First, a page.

Erebia pandrose (Borkhausen, 1788)


Erebia pandrose: Male (Großglockner, Austria) [N] Erebia pandrose: Male (Großglockner) [N] Erebia pandrose: Male (Großglockner) [N] Erebia pandrose: Male upper side [S] Erebia pandrose: Male-lower side [S] Erebia pandrose: Female-upper side [N] Erebia pandrose: Female-lower side, weakly sketched [N] Erebia pandrose: Ovum, loosely at the ground [S] Erebia pandrose: Ovum [S] Erebia pandrose: Ovum after some days [S] Erebia pandrose: Ovum after some days [S] Erebia pandrose: L1 [S] Erebia pandrose: L1 [S] Erebia pandrose: L2 [S] Erebia pandrose: L2 [S] Erebia pandrose: L3 [S] Erebia pandrose: L3 brown form [S] Erebia pandrose: L3 prior to the last moult (green form) [S] Erebia pandrose: L3 prior to the last moult (green form) [S] Erebia pandrose: Larva after the last moult  [S] Erebia pandrose: Larva (green form) [S] Erebia pandrose: Larva (green form) [S] Erebia pandrose: Larva, green, frequent form in the winter [M] Erebia pandrose: Larva (brown form) [S] Erebia pandrose: Larva (brown form) [S] Erebia pandrose: Larva (brown form) [S] Erebia pandrose: Larva (brown form) [S] Erebia pandrose: Larva, brown form in the winter [M] Erebia pandrose: Pupa [S] Erebia pandrose: Pupa [S] Erebia pandrose: Pupa dorsal [S] Erebia pandrose: Pupa ventral [S] Erebia pandrose: Pupa [S] Erebia pandrose: Habitat in the Silvretta, Austrian Alps [N] Erebia pandrose: Habitat in the Allgäu Alps (SW-Bavaria) in 2000m above sea level [N]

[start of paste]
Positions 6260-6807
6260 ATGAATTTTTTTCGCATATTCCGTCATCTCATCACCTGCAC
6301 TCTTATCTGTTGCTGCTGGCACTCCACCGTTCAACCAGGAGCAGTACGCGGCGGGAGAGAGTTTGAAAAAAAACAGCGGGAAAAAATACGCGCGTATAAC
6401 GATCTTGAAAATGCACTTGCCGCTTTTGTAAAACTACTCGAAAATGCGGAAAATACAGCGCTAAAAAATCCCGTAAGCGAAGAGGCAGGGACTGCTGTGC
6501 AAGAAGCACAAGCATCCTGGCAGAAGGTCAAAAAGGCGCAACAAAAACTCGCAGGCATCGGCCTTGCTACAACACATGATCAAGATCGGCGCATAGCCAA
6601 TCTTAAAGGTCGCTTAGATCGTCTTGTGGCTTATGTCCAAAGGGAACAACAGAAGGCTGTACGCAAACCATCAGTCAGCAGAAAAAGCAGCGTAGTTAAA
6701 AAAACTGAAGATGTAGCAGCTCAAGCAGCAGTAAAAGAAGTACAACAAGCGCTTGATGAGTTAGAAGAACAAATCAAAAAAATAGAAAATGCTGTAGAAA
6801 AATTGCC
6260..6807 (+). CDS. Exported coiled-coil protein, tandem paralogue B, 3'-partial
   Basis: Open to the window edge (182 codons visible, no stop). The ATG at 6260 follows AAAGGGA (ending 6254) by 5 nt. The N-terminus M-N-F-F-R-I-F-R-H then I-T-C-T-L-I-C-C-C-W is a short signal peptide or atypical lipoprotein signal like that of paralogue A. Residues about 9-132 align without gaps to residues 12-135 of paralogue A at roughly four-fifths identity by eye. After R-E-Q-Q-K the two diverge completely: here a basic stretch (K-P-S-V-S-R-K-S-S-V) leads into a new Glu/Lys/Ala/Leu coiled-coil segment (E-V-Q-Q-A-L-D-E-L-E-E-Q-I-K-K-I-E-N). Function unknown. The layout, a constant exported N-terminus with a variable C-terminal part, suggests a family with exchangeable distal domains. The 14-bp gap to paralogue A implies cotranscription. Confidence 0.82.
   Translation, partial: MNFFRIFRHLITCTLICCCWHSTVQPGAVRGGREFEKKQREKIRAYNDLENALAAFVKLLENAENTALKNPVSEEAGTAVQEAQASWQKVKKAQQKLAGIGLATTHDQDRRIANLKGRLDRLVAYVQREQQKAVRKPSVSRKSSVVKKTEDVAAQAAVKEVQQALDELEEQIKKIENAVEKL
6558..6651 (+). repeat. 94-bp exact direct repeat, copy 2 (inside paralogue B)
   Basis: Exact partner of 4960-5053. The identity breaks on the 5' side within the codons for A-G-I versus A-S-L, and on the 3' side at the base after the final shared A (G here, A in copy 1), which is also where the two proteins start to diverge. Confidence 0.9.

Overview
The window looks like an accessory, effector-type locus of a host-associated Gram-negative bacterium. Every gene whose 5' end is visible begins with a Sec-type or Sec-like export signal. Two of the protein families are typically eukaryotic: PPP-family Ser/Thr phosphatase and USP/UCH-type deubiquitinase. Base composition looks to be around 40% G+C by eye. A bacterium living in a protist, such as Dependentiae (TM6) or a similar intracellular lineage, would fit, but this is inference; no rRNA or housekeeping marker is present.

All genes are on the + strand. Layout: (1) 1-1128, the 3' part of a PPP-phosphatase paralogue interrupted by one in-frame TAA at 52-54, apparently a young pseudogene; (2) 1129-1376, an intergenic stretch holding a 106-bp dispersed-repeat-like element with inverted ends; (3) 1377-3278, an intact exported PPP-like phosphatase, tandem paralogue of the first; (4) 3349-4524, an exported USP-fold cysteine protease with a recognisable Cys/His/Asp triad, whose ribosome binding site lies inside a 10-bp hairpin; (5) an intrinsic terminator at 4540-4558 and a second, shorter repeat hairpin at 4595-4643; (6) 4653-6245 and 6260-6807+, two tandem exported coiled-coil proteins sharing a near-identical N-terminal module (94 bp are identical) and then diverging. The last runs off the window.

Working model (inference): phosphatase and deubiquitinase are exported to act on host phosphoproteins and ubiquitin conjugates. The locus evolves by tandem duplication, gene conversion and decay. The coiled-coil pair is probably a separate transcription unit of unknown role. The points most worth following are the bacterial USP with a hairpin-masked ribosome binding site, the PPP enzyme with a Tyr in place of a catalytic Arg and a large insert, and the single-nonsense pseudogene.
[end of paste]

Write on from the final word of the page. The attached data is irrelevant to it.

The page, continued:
Host plants:
The caterpillars feed on various grasses of the alpine meadows.

Habitat:
Erebia pandrose inhabits pastures, stony slopes and dwarf shrub regions from 1600m above sea level up to over 3000m in the Valais. The butterfly is missing in the lower border mountains of Bavaria, but it is a bit more common in the southern Allgäu.

Life cycle:
Erebia pandrose has a two year life cycle. The first hibernation takes place in the first or second instar. In the second winter, the caterpillar is fully-grown and pupates immediately with snow melt. The adults fly thus quite early, depending on weather conditions from late May through August. The eggs do not adhere to the substrate. In mid-October 2006, I found a brown and several green mature caterpillars hibernating under stones in the Engadine in 2500 NN.

Endangerment factors:
Erebia pandrose inhabits only high altitudes and therefore is usually at only little risk.

Remarks:
Erebia pandrose occurs in some high mountains of Europe (eastern Pyrenees, Alps, Carpathians, rare in the Apennines, locally in the Balkans) and is also found from Norway to Mongolia in the Arctic region.



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